Most are  intuitive and accomplished in their decision-making skills and, according to the Robert Wood Johnson Foundation, Wisdom at Work Report, “Salt of the earth” team players.

As I travel and speak to thousands of nurses each year, the “older” nurses tell me they would love to work more years, if some simple accommodations could be made. In my Each One Reach One Nurse initiative, we list ideas to help retain these experienced wise nurses. Contact me to help your hospital find these solutions, specifically for your staff.

School Nurse’s are Real Heroes

Written by LeAnn Thieman, CSP, October 2nd, 2009

schoolI was a school nurse for 4 years  when I lived in Tucson AZ, and have a great appreciation for these often-unsung heroes. As students head back to school this fall, more than 66,000 nurses are resuming their roles in school clinics across the country to take care of not only our kids, but their teachers and staff.

School nurses are on the cutting edge of the public health. They are the ones who detect abnormal health patterns in schools and it is they who alert the health departments.

It was a school nurse who identified the first U.S. case of the H1N1 virus earlier this year. I can’t imagine how busy they are now with the flu epidemic! One local school here in Fort Collins CO has 20% absentee rate because of the Swine Flu.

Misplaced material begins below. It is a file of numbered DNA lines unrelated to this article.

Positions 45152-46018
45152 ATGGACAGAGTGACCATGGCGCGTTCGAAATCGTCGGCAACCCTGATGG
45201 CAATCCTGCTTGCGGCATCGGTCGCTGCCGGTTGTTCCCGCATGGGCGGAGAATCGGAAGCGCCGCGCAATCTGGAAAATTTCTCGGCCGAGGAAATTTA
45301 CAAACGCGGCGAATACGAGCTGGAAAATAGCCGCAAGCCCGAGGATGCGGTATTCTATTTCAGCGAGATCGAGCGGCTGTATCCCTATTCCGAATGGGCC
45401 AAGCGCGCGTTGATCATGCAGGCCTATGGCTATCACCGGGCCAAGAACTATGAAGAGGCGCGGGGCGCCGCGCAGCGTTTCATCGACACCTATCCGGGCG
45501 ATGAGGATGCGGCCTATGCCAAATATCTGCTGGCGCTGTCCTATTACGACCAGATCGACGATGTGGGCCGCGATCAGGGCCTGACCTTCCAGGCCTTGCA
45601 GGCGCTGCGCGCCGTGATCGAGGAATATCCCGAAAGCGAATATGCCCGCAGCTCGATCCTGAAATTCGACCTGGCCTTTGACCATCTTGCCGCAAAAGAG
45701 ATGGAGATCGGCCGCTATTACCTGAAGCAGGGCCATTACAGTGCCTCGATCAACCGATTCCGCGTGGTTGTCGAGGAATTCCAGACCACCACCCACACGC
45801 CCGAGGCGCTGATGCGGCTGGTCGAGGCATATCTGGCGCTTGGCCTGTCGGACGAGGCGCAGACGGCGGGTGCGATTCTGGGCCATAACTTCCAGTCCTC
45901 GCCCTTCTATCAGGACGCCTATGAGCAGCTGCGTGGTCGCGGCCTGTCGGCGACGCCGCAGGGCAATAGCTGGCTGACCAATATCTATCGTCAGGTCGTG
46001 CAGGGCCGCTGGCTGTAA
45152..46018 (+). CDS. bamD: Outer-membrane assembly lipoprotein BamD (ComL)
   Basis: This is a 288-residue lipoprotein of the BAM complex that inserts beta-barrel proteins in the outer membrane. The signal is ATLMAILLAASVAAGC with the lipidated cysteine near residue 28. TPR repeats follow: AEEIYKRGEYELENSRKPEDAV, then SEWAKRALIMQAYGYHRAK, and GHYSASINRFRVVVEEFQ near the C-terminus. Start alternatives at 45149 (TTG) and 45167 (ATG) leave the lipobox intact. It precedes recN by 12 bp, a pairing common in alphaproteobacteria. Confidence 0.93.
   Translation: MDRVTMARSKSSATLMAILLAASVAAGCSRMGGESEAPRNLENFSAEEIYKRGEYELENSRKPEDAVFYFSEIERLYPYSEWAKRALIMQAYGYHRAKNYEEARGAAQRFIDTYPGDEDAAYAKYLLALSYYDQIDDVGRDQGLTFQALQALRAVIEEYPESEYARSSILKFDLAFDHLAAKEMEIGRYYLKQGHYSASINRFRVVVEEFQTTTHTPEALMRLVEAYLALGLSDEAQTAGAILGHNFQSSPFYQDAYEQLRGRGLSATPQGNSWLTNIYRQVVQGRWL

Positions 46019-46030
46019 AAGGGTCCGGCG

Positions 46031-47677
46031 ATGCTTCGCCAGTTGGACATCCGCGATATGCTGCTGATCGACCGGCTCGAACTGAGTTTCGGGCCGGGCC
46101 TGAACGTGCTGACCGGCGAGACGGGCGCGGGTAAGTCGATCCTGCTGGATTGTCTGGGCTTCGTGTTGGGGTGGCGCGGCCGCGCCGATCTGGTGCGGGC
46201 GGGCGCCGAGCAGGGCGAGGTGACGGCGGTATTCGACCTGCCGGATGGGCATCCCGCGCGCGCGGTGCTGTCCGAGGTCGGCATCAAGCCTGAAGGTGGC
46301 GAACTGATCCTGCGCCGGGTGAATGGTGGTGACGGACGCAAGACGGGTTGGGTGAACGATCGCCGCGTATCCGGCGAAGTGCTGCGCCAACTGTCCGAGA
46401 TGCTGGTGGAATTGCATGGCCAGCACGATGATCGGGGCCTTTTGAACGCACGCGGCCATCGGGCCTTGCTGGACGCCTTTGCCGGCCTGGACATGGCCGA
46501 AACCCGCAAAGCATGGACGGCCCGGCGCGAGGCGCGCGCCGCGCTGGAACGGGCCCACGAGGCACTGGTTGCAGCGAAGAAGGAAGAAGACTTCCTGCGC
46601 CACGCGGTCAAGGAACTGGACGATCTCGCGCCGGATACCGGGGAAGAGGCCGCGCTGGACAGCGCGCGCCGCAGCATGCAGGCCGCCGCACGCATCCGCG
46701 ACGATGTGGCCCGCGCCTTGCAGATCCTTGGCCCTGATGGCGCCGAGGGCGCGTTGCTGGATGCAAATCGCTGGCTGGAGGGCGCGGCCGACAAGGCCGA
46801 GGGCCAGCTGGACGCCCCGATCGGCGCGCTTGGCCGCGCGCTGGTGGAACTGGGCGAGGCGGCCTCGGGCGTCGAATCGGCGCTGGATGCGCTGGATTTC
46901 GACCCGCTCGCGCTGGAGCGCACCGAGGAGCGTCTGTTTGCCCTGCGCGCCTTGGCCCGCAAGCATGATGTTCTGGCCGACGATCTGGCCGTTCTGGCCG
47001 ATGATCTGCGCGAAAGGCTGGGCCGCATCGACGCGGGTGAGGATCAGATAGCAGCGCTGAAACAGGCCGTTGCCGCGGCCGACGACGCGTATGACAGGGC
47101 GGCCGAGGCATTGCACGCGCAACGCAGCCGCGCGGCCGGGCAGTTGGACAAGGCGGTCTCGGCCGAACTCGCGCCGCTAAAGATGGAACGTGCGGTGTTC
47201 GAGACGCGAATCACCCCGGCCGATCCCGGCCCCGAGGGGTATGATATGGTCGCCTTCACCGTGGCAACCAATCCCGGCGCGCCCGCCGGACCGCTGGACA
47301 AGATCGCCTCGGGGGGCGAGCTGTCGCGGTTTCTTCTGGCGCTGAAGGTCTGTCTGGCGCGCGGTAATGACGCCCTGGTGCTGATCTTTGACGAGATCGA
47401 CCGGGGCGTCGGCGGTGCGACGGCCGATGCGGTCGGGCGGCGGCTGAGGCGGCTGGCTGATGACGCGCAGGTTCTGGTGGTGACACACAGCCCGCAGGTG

It’s time school nurses get the recognition they deserve.

Several years ago I spoke at the national convention for National Association of School Nurses and I’m tickled pink to be their nurse motivational speaker again this year on June 30th.The deserve some inspiration.

We need a lot more nurses in this specialized area. Can you help recruit nurses to work in our schools? To learn more about ways to recruit nurses, contact me. I have lots of proven  ideas.

In the meantime, hug a school nurse and give her/him a big thanks.

You Just Gotta Laugh!

Written by LeAnn Thieman, CSP, October 1st, 2009

bradgrandmasmall2Laughter is indeed the best medicine.

One of my best friends and the funniest motivational speaker is Brad Montgomery. Being with Brad, it’s easy to keep up with the little kids who laugh 400 times a day.

Brad called me from a book store in the Seattle airport recently, all excited to tell me he was holding one of my books in his hand, Chicken Soup for the Grandma’s Soul.

I could hear him as he stopped total strangers to say, “I know her! She’s my pal?” I’m sure the looks on their faces were confusing when he added, “She’s right here on the phone, do you want to talk to her?”

Brad reminds me of the benefits of laughter. It releases endorphins and even boosts our immune systems. Maybe that’s the best way to ward off the flu…laugh more often with our friends, family, coworkers and Brad.

If nurses and  all healthcare workers laughed more, we wouldn’t burn out or quit. Laughter in the workplace is a great nurse retention tip.

For more tips on retaining nurses and balancing your life with laughter, contact me.